Marathon des Sables 2018 #MDS2018 – Stage 1

The 2018 Marathon des Sables got underway today on the stroke of 0900 after an emotional Patrick Bauer released the runners into the sands of the Sahara for the 33rd edition of this iconic race.

The previous day had been a long day of admin and kit checks, so the 977 runners were happy to be finally experiencing the best of what Morocco has to offer.

At 30.3km the route was almost exactly the same as the 2017 edition of the race and an allocated 10hrs was allowed for runners to complete the distance. In MDS terms, it was a relatively easy day but the skies were clear, cloudless and it was hot with a gentle breeze allowing to cool as they ran.

The route started in a cued and at 5.5km the runners passed through a hilly passage before entering sand dunes. CP1 Brought a welcome rest at 13km and then the dunes continued to CP2 at 22.9km. There was a great deal of soft sand today and this continued in varying degrees all the way to the line with a narrow gorge at 25km and a small climb at 28.4km breaking up the terrain before the finish on a flat rocky plateau.

Predicted race times were 2:10 for the men and 2:35 for the ladies and these times were almost matched exactly with Mohamad El Morabity winning ahead of his brother and reigning MDS Champion, Rachid El Morabity, by just a handful of seconds. Ever present Abdelkader El Mouaziz was 3rd ahead of strong Peruvian runner Remigio Huaman.

For the ladies, 2016 MDS Champion Natalia Sedykh started the race with a strong performance ahead of USA runner Magdalena Boulet, their times 2:38:47 and 2:43:09 respectively.

Bouchra Eriksken was a surprise 3rd ahead of UTWT champion Andrea Huseer and the UK’s Gemma Game was 5th.

  1. 1.Mohamed El Morabity 2:11:30
  2. 2. Rachid El Morabity 2:11:42
  3. 3. Abdelkader El Mouaziz 2:13:00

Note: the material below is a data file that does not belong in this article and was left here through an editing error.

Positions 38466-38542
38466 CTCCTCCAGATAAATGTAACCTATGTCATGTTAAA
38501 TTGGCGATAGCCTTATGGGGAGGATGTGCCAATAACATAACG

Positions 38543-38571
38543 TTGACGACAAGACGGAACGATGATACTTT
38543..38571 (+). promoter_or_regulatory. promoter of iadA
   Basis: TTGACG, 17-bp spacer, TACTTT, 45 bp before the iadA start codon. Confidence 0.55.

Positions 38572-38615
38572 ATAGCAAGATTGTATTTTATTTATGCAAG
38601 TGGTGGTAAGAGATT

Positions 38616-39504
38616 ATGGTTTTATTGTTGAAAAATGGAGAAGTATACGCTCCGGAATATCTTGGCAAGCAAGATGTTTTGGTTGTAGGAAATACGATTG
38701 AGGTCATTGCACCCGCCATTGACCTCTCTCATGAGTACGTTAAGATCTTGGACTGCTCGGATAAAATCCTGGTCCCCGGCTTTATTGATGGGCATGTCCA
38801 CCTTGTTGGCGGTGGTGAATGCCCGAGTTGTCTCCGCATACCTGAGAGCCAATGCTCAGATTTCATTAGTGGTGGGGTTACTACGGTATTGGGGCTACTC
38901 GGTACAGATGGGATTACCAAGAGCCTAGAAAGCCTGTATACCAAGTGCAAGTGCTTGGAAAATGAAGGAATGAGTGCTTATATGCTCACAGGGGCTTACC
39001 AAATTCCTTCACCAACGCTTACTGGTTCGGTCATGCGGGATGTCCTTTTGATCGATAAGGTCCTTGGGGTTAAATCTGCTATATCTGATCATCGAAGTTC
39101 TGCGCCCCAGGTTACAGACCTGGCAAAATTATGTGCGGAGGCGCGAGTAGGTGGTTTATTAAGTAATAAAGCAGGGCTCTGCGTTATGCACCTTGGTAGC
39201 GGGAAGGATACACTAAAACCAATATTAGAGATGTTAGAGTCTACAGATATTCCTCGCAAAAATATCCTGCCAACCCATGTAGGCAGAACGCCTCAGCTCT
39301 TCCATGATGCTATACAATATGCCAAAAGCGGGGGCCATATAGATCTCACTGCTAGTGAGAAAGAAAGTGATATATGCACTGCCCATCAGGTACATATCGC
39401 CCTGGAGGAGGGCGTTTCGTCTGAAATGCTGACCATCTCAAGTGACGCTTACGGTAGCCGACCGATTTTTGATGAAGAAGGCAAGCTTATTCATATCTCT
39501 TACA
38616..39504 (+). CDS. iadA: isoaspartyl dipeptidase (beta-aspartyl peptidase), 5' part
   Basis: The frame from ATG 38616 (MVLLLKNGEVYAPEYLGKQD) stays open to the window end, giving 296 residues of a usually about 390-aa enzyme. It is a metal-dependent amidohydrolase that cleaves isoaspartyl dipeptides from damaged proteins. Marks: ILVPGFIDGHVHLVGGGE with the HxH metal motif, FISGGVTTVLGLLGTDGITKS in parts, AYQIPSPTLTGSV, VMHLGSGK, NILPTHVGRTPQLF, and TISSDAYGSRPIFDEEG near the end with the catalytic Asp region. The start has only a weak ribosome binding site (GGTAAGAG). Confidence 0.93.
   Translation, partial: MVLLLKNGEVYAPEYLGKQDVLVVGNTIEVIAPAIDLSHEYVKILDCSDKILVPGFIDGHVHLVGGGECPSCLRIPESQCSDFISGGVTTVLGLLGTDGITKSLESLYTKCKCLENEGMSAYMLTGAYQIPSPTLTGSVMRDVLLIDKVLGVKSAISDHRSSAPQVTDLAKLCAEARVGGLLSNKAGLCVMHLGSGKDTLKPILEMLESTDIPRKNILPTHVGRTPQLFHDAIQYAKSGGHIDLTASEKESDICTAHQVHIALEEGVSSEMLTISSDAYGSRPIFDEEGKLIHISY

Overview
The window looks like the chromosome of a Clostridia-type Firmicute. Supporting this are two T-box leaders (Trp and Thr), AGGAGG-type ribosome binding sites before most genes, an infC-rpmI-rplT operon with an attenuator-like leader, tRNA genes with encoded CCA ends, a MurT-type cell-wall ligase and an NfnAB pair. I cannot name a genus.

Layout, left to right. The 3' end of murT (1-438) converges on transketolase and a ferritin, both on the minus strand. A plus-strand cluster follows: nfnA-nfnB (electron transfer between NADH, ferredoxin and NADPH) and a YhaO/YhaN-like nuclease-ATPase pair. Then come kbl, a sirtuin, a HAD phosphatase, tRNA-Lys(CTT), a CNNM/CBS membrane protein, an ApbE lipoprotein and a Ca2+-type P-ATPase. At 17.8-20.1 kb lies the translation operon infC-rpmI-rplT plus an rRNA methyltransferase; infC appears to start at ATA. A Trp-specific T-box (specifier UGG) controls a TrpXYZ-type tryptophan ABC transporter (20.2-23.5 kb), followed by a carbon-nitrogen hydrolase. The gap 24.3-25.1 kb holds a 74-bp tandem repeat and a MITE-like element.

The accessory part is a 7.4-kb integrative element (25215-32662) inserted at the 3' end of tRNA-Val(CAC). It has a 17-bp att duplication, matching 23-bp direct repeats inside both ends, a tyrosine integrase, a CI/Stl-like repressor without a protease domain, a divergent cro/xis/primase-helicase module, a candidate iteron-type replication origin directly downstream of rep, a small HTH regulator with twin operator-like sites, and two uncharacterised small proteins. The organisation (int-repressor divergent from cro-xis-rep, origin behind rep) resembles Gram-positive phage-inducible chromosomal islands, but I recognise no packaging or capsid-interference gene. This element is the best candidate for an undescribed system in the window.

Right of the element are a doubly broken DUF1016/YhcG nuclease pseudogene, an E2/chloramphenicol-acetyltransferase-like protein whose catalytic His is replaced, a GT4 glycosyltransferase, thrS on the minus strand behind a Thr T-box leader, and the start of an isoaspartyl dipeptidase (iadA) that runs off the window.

4. 4. Remigio Huaman 2:16:17
  5. 5. Merile Rober 2:17:29
  6. Natalia Sedykh
  7. Magdalena Boulet 2:43:09
  8. Bouchra Eriksen 2:47:05
  9. Andrea Huser 2:48:47
  10. Gemma Game 2:55:01

Stage 2 will start at 0830 and will be challenging day 0f 29km with a 11h 30m cut off.

Full results HERE

Lakes In A Day 2017 Preview

The 2017 Lakes In A Day is upon us.

50 miles, 4000m of vertical gain, a journey on foot from the very top of the Lake District at Caldbeck to the very bottom, at Cartmel, via the stunning Helvellyn Ridge and the western shoreline of Lake Windermere.

Endurance, technical skill and the ability to navigate are all required to complete this event. Maps for the race are provided with a very clearly defined route which must be adhered to,  unlike many ‘true’ navigation events, the use of a GPS is allowed and a GPX route is provided for runners in advance so that they can download it.

The summit of Blencathara comes early in the race with wonderful exposed ridge of Hall’s Fell leading runners to lower ground before the tough and challenging climb to Helvellyn.

Grizedale Tarn follows before heading up Fairfield and dropping down to Ambleside.

From Ambleside, the course profile and route changes considerably taking in the lower fells as the route weaves around Lake Windemere. Newby Bridge is the gateway to the final section and the finish in Cartmel.

Race director, James Thurlow of Open Adventure is nut shy of putting some pounds up for a course record… In 2015 he gave £500 to the respective male and female winners. In 2016 the records stood and no money was claimed. For 2017, the purse rolls over to £1000 for a ladies and/ or male course record.

  • Men will need to to beat the speedy Kim Collison who set 9 hours and 12 minutes.
  • Ladies will need to beat Helen Leigh and her time of 11 hours 0 minutes.

Who stands a chance?

Well, Katie Kaars Sijpesteijn is coming from a stunning Lakeland 50 win and course  record and a solid outing at the Salomon Glen Coe Skyline. Katie has been out on the course checking the route and looks prepared to give it a go!

The nature of the event, the distance and the elevation gain means that pretty much every runner will go onto the night. Remember it’s the UK in October, with luck, the weather gods will be kind!

Notably, Richard Leafe (Chief Executive of the Lake District National Park, England’s largest National Park) has chosen The Lakes In A Day as his first ultra.

Live tracking will be available and the site is online now for you to share to family and friends: HERE